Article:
Brain Pickings

Posts Tagged ‘animation’

30 OCTOBER, 2009

Retro Revival: Man as Industrial Palace


Vintage German artwork on digital steroids, or why you house a factory.

In 1926, German writer and artist Fritz Kahn came up with his famous Der Mensch als Industriepalast (Man as Industrial Palace) analogy. Kahn’s illustrations compartmentalized the body’s functions in great detail, brilliantly depicting human physiology through analogies with an industrial factory. His work was a visual commentary on industrial modernity and an intersection of two timeless fascinations — with machines and with the human body.

In 2006, German visual communication and animation student Henning Lederer discovered Kahn’s poster and decided to resurrect this complex and unusual way of explaining the body, growing on the original work and translating it into motion graphics. He made himself a cabinet with a mix of analog and digital objects and technologies, and set to creating Industriepalast — an interactive application based on the poster.

Lederer explores human physiology in six cycles — five representing the five main biological systems, and one melding them together into the complex human factory Kahn had envisioned.

For thousands of years, human beings have used metaphors as ways of understanding the body. We talk about our ‘ear drums’, or our ‘mind’s eye’. When we are in love we say our hearts are ‘bursting’ or ‘broken’ [...] These familiar images help to explain the unfamiliar and to comprehend the complexity of our bodies.

This is the wonderfully animated preview for the project:

We find this project a particularly timely reminder of our growing inability to reconcile our incessant lust for technology with a dwindling appreciation of the purely human. In an era where incredible robots in our image draw oohs and ahhs from all sides, it’s easy to forget the complex, intricate and utterly awe-inspiring machinery that is the human body. Let’s not.

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16 SEPTEMBER, 2009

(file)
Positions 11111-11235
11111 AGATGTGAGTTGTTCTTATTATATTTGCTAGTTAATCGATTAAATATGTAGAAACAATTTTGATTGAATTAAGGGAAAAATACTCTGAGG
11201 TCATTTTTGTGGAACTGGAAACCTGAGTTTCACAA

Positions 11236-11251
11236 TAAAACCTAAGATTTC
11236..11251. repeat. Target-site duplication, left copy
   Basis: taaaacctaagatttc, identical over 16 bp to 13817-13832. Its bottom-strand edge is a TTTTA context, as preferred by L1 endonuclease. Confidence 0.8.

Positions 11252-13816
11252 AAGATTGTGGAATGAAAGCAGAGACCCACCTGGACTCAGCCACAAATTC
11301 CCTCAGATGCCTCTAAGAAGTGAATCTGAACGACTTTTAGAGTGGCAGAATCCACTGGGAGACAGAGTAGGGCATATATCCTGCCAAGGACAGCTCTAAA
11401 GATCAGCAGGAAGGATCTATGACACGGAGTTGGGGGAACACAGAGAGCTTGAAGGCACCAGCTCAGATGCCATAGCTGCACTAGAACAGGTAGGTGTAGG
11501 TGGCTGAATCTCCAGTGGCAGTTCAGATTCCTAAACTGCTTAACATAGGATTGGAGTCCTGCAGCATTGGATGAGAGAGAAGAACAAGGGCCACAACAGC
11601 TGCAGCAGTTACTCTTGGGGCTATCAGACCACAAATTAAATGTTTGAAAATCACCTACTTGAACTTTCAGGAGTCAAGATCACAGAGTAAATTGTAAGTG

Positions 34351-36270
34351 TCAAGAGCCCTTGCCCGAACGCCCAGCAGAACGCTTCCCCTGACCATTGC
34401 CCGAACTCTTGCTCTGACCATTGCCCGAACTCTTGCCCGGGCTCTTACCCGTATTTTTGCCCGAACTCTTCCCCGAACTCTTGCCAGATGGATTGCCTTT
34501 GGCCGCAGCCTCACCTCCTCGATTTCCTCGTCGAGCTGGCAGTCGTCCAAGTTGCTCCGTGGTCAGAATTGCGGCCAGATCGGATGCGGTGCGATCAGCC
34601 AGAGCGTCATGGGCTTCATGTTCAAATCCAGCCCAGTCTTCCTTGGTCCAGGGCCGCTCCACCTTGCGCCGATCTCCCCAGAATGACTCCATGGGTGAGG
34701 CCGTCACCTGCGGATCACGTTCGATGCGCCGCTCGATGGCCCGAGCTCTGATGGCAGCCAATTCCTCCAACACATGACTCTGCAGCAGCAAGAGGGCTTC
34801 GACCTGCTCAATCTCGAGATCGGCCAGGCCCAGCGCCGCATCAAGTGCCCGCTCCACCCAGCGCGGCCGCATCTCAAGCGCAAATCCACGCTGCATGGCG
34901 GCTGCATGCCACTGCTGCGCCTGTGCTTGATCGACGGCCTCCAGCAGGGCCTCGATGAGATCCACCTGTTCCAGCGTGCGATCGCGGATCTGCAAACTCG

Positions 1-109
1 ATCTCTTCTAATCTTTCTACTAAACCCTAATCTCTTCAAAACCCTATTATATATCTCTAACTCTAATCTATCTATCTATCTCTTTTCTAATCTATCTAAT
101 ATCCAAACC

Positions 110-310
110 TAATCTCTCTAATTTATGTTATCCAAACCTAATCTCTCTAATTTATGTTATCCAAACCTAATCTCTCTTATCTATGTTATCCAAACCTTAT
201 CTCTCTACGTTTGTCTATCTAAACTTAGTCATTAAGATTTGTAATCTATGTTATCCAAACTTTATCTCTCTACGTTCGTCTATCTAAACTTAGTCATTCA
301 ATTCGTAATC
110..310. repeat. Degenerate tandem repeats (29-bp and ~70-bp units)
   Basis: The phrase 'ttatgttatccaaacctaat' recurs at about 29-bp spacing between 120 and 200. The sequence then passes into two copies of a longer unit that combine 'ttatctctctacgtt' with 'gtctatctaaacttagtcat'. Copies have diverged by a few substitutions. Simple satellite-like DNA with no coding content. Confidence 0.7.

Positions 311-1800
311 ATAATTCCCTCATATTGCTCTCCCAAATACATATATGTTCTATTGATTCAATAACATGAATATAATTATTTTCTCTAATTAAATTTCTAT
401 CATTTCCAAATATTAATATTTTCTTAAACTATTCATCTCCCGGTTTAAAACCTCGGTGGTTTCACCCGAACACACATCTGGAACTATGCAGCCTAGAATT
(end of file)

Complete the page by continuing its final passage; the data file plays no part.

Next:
The Art of Pixar Short Films


Birds, toys, or what the history of computing has to do with the creative legacy of our time.

After the wild popularity of The Ancient Book of Sex & Science a couple of weeks ago, we thought we’d explore the wondrous world of Pixar art a bit further.

Today, we bring you The Art of Pixar Short Films from animation art historian Amid Amidi — a fantastic book that takes us behind the scenes of what we consider to be Pixar’s true gems: Their beautifully animated short films, told with utter brilliance and elegance of visual narrative.

These shorts, brimming with contagious energy and subtle humor, set the stage for Pixar’s award-winning features that followed — from the earliest animated short, The Adventures of André & Wally B, which proved computer animation possible, to Tin Toy, which later evolved into the feature-length smash hit Toy Story.

As for the authors, they bring their own magic to the mix. New-York-based animation journalist Amid Amidi has numerous books to his credit, and is it’s almost embarrassing to “introduce” a creative culture legend like John Lasseter, the chief creative officer of Pixar.

The Art of Pixar Short Films illuminates the Emeryville studio’s extraordinary history, artistry and unique creative process through essays and interviews with the animators, directors, producers and artists who created the iconic For The Birds, Luxo Jr., and eleven more short films. With more than 250 full-color pastels pencil sketches, photographs, storyboards and final rendered frames, it offers a glimpse of Pixar’s incredible brand of storytelling, which creates powerful narrative not through traditional dialogue but through character emotion, music, and perfectly timed humor.

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19 AUGUST, 2009

Brazil Goes Green by Doing The Yellow


What Seinfeld has to do with 4,380 liters of drinking water.

Most sustainability messaging revolves around anxiety-inducing statistics about how we’re going to boil in a pool of our own sweat lest we change our ways. Alas, countless psych studies have shown that such fear appeals simply don’t work for behavioral change. The most compelling environmental nudges don’t have to be serious to be taken seriously.

Case in point — Convocação, a new spot for Fundação SOS Mata Atlântica approaching the issue of water conservation from the most unusual of angles, with delightful spunk and humor that make us chuckle and pay attention.

But be careful — unless you want to end up in a certain Seinfeld episode, don’t try this at the gym.

Out of Brazil’s F/Nazca Saatchi & Saatchi, and Creative Directors Fábio Fernandez and Eduardo Lima.